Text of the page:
Pilot, plane disappear after departing Gig Harbor airport
A pilot and his plane are missing after flying out of Tacoma Narrows Airport Monday evening.
Rodney Collen, 52, departed the Gig Harbor airport at 5:35 p.m. Monday, March 6, according to flight-tracking records. The Tacoma man turned his 2006 Cessna T182 Turbo Skylane west and flew over Fox Island and Carr Inlet before disappearing from radar in the vicinity of Herron and Tiedman roads on the Key Peninsula at 5:43 p.m.
Missing person report
The Federal Aviation Administration issued a statement to Gig Harbor Now on Friday.
“The Federal Aviation Administration alerted local public safety agencies about a missing single-engine Cessna 182 on Monday, March 6,” said spokeswoman Eva Lee Ngai. “Only the pilot was on board. The aircraft departed Tacoma Narrows Airport in Gig Harbor, Washington, around 5:30 p.m. local time and has not been located. The registration number is N24289. Please contact local authorities for information about the search.”
Tacoma Police received a missing person report from Collen’s wife at 6:31 p.m. Monday, said spokeswoman Wendy Haddow. She said her husband had not been seen since 6:12 that morning and had been behaving unusually. Police contacted the airport, where Collen keeps the plane. His car was there, but the plane wasn’t.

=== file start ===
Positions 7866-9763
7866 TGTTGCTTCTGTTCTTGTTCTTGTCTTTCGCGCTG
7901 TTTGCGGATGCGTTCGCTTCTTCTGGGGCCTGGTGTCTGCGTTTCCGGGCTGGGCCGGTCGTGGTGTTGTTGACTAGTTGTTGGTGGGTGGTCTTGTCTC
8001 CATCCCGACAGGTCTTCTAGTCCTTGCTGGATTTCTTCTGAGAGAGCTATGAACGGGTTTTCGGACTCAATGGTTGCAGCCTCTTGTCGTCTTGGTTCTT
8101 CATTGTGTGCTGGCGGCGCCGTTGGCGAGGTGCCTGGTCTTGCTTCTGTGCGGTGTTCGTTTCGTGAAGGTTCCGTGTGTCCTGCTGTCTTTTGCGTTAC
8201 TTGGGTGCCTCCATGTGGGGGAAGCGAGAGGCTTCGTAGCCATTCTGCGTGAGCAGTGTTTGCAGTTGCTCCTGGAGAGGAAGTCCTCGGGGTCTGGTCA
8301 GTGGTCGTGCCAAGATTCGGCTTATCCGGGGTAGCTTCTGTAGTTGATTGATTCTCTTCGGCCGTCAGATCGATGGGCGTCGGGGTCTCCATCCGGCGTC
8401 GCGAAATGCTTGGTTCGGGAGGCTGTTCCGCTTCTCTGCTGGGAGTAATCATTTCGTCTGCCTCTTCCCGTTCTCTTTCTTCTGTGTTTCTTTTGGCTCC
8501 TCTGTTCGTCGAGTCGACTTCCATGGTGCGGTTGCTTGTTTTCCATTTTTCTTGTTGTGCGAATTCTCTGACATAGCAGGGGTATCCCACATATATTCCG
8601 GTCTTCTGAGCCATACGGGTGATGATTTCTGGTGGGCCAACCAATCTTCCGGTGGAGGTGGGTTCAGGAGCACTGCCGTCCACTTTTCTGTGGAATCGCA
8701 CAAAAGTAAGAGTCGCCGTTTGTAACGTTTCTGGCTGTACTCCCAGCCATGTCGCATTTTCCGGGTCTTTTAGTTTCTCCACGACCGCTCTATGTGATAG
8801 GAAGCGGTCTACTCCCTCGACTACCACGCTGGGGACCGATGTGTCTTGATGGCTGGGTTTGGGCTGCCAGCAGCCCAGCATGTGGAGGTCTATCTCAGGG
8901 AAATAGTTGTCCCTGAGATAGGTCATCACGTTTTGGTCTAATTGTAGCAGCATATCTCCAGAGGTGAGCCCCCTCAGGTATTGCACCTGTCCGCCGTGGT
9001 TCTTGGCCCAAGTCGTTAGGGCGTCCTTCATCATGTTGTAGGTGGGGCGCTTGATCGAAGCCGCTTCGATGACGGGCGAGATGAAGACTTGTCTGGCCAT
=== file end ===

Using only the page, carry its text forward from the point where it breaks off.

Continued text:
The plane’s flight was tracked until the system stopped working over Key Peninsula. The FAA and Air Force sent out search planes and a Pierce County Sheriff’s deputy unsuccessfully searched the area where the tracker shut off, Haddow said. The case has been assigned to a Tacoma Police detective.
“We are investigating whether something happened to Mr. Collen or if perhaps he just chose not to be contacted,” Haddow said. “They’ll follow any leads they get, but until someone comes up with something new or someone finds something, I don’t know what the next steps will be.”
Haddow encouraged anybody with information regarding Collen’s disappearance or who remembers anything from March 6 they think is relevant to call 911.
Visual flight rules
Airport Manager Rod Propst said Friday that he believes Collen is a tenant at the airport and rents a hangar there from a private company, not from Pierce County. He hadn’t heard about the missing plane and pilot until one of his co-workers mentioned reading about it on social media Friday morning.
“I haven’t heard a word, which is interesting, because nobody called and asked us anything,” he said.
If flying under visual flight rules, as most flights are, Collen would simply ask to depart in a particular direction and once he left airport airspace he’d be on his own, Propst said. If flying under instrument flight rules, he would file a flight plan, with a destination, be in the FAA’s air traffic system and be in radar and voice contact with an air traffic control agency.
“Based on what I’m hearing, that didn’t happen,” Propst said. “He was just VFR.”
All planes carry emergency locator transmitters. An Air Force satellite can ping such a device. Propst said he’s surprised it didn’t come into play.
“It’s as big a mystery for us at the airport as anybody else,” he said.